Legacy Health, in fact, has a lot riding on how well its in-house EHR shares data with different systems at other providers.

“Legacy is a system of community hospitals, and the vast majority of our physicians are in private practice with their own EHRs.  Being able to exchange clinical data is an important strategic objective,” Kenagy explains.

“If you are Kaiser, or an academic center, with a predominantly employed medical staff [that is, part of Kaiser], there’s less of a demand for data sharing across different systems,” Kenagy says. “Our patients are being seen by independent providers all the time. So it’s critical to our success that we’re able to share data with other EHRs.”

Kenagy says all the hospitals in the Legacy system are now able to satisfy the data interoperability requirements in the federal government’s Meaningful Use Stage 2 guidelines.

The guidelines require that a health provider be able to transmit and receive secure clinical messages to and from other providers. Hospitals need to have the systems in place to send aftercare instructions electronically to the primary care physician in another location who will take care of a hospital patient after she’s been discharged.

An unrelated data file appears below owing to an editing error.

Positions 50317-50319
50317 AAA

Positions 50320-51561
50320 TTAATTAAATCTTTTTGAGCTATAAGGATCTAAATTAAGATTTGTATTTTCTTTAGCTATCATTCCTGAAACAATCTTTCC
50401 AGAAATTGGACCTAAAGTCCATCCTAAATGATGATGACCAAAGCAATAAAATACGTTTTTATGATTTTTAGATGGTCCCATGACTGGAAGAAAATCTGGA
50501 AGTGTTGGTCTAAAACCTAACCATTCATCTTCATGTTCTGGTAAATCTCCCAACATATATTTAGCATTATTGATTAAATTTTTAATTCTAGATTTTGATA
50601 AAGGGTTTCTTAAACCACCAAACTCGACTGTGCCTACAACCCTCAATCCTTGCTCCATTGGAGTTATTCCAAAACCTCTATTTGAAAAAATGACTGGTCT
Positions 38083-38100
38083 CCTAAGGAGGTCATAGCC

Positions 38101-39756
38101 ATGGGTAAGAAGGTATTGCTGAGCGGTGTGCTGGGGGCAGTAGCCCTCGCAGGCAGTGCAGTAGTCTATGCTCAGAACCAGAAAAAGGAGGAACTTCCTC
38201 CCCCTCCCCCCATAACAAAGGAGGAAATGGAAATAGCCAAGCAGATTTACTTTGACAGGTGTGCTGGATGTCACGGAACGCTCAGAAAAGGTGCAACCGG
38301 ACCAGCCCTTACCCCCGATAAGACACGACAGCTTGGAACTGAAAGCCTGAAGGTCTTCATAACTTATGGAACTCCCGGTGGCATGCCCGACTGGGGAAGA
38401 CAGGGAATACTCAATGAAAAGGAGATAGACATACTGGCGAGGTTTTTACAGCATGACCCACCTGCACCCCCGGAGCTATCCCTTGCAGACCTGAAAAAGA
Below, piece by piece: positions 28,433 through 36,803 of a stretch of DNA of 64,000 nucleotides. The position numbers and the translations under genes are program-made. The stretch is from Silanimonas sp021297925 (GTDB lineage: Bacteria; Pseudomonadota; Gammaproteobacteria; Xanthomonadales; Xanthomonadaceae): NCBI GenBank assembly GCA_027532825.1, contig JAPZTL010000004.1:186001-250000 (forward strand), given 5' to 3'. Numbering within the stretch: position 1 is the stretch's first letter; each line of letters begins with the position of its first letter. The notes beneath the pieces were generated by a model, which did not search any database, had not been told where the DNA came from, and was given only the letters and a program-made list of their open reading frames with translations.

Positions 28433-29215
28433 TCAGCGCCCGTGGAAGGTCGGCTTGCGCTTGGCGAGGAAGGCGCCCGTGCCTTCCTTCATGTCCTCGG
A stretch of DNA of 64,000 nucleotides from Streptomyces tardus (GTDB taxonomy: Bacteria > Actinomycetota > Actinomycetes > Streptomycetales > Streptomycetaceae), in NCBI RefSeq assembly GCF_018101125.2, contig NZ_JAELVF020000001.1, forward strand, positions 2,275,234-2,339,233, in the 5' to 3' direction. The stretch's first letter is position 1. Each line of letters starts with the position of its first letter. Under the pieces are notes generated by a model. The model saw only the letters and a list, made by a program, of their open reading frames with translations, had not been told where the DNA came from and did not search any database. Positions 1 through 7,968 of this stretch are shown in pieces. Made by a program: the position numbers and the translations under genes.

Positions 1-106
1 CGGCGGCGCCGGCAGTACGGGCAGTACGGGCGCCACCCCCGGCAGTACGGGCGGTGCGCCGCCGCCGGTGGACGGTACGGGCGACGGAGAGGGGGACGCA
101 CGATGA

“In the past it’s been fax and paper, or the patient has to tell the primary care doctor her aftercare instructions,” Kenagy says. “Now, of all those transitions of care, 10 percent must be shared electronically.”

In order to receive these continuity of care documents, the medical group has to have a secure medical messaging account, Kenagy explains. The Epic system can send an encrypted message over a direct connection to another EHR system. This message might contain imaging documents, patient problem lists, or medication histories.

Epic offers its customers a set of custom interfaces that essentially set the rules for what kinds of content gets shared, how it’s formatted, and how it’s transmitted. The interfaces are compliant with a well-known health industry data sharing standard called HL7.

When an Epic system receives a message from another EHR using the same accepted standards, the data is offered to a physician, who then uses medical judgment to decide which external information to be included in the patient’s Epic chart.